By: Modesto P. Sa-onoy
IT IS EVERY Christian’s dream to visit the Holy Land, the roots of their faith and which continues to inspire awe and reverence. But the cost of going there is beyond the means of many. Fortunately, the Catholic Church has established traditions that to some extent provides the sense of being there, especially through the practice of the Way of the Cross and Christmas, and commemorations as the Triumph of the Holy Cross.
Who would not want to go to Rome and experience the “deathly scene” of the catacombs as well as inside of the St. Peter’s Basilica with its grandeur and history and, for Bacolod the tomb of St. Sebastian, the city’s patron saint? So when our friends, Douglas Young and his wife, Cynthia, invited us to a “detour” to see the place, we agreed gladly even as the heat in Washington, D.C. was scorching. The idea of the Holy Land in the capital of the United States is tantalizing.
Here is a Franciscan Monastery that replicates the Holy Land, the Vatican and Rome in one place. The Franciscan “reproduced the sacred shrines…to encourage pilgrimages and allow those who could not make such a journey to see and experience the shrines themselves.”
The Monastery has many replicas of the sites in the Holy Land “with accurate reproductions of the shrines related to Jesus’s death and resurrection; a lower church with the Grottos of Nazareth and Bethlehem and the Roman Catacombs; as well as 42 acres of inspiring and peaceful gardens.”
Entrance is free but visitors are invited to help maintain the Monastery with donations and for the guides that wear the uniform of the Knights of the Holy Sepulcher, an order of laymen established by the Franciscans and are dedicated to the service of this Monastery. Established in 1898, the Holy Land in America is intended to “extend the Franciscan’s work to the United States.”
The Monastery however is not just about the Holy Land which is the main attraction of this place. Around the Monastery are gardens that are “oasis of peace with roses, herbs and seasonal displays” that includes the outdoor Stations of the Holy Cross and a replica of the shrine in Lourdes, France. There is a Rosary Portico which encloses the gardens and contains the text of the Hail Mary in 150 languages.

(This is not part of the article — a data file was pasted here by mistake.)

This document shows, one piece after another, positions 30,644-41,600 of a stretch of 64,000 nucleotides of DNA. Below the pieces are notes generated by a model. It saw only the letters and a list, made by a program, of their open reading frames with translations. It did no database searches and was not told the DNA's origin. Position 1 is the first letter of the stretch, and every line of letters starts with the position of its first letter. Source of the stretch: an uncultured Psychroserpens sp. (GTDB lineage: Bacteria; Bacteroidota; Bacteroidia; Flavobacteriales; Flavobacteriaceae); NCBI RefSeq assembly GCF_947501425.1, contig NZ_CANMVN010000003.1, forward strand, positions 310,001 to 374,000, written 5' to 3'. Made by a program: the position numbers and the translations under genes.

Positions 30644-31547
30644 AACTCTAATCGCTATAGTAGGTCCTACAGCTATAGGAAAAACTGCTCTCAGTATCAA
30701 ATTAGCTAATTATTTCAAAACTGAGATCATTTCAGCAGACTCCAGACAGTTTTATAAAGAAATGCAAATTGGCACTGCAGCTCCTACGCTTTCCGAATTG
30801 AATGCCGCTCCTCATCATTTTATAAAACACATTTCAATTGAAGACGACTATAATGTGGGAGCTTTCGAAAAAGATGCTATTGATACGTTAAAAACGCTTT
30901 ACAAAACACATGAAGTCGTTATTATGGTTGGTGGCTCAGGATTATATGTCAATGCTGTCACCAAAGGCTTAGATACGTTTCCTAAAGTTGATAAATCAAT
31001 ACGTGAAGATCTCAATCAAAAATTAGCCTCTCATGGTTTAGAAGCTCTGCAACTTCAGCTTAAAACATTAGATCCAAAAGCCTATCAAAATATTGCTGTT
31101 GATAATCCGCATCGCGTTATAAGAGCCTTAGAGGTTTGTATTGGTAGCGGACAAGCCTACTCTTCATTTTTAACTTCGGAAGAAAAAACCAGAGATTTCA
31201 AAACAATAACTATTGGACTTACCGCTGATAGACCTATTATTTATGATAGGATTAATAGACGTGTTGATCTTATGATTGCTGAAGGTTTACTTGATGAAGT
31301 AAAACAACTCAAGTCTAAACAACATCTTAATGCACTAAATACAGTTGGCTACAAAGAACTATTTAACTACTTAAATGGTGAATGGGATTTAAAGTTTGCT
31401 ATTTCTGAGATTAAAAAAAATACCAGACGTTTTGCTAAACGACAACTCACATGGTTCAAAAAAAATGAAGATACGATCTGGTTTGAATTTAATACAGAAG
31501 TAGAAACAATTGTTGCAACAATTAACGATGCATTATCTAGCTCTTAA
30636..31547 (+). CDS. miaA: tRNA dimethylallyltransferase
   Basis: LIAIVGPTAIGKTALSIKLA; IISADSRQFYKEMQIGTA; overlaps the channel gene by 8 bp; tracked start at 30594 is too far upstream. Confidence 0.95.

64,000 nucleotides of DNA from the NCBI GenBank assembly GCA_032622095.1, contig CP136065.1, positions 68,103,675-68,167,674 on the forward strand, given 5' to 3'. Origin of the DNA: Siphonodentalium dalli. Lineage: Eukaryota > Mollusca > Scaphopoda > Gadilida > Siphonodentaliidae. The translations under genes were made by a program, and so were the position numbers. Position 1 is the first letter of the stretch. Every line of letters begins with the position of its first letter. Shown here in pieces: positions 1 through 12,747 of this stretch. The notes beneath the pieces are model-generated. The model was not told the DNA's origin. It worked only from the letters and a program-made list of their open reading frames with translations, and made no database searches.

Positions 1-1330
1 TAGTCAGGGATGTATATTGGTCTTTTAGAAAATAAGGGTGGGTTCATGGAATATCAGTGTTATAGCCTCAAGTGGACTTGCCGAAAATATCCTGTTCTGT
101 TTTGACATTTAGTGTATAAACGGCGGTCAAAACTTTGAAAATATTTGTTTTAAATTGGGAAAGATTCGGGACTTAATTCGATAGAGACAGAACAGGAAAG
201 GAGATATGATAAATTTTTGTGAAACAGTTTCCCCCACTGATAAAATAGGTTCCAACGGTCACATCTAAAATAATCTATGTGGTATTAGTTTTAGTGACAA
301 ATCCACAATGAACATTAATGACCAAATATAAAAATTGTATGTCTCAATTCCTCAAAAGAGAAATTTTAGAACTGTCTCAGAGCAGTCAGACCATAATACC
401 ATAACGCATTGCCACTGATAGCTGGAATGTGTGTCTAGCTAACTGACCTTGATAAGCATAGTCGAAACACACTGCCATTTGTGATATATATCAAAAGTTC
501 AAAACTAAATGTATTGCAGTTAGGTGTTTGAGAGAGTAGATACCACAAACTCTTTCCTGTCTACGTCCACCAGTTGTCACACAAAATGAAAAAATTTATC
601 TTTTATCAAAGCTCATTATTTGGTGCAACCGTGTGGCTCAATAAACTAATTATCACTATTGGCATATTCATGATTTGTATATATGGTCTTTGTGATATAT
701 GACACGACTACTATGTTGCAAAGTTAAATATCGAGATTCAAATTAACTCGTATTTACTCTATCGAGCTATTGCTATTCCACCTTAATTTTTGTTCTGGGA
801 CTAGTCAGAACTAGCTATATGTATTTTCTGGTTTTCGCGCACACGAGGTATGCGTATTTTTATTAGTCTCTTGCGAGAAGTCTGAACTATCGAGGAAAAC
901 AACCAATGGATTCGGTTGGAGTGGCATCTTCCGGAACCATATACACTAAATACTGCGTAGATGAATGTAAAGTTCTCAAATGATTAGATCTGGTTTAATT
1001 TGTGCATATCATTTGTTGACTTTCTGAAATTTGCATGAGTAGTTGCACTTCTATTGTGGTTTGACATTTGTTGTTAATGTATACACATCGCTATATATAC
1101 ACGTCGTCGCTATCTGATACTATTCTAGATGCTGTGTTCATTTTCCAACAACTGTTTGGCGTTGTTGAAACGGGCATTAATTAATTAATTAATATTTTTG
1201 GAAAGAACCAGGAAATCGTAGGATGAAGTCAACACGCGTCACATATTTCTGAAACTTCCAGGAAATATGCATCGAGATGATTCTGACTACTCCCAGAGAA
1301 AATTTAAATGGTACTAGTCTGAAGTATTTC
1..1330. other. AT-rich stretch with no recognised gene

Due to space limitations, let me cite a few of what visitors will see and visit although some could stay even longer for retreats, conferences and banquets. Indeed the monastery is very large in area and numerous in what a Catholic wants to see and experience in a lifetime.
We had a tour of the reproductions (all are reproductions except several relics of saints displayed inside the catacombs) of the Church of Mount Saint Sepulcher, the Saint Joseph’s Altar, the Stone of the Anointing where the body of Jesus was placed after He was taken down from the Cross, the portrayal of the Transfiguration of Our Lord and the Altar of St. Assisi with paintings surrounding the life of this saint that established the Franciscan Order of monks.
There is the Holy Sepulcher with the Room of Angels where the angels announced to Mary Magdalene the resurrection of Jesus. It includes a rock from Jerusalem taken from the Holy Sepulcher in Jerusalem. In the second room of this section is the “marble container that held the body of Jesus. The stone slab covering it was cracked on purpose so that the Persians who came in search of valuable objects would not take the precious marble.”
In all there are thirteen altars but the main altar, right at the center of the edifice is covered by a baldachino, a canopy over the altar as in the main altar of St. Peter’s Basilica. The columns are not the spiral as in the Basilica but covered with images of birds and flowers to honor St. Francis.
Underneath are the narrow passages through the catacombs of tombs or crypts of the early Christians, with the open graves and even skeletons as one would see in Rome to the Chapel of Purgatory and small chapels “typical of the larger ones of the ancient Catacombs.”
The tour takes the visitors from one level to another and there are no elevators. It can be a way of the cross but also worthy.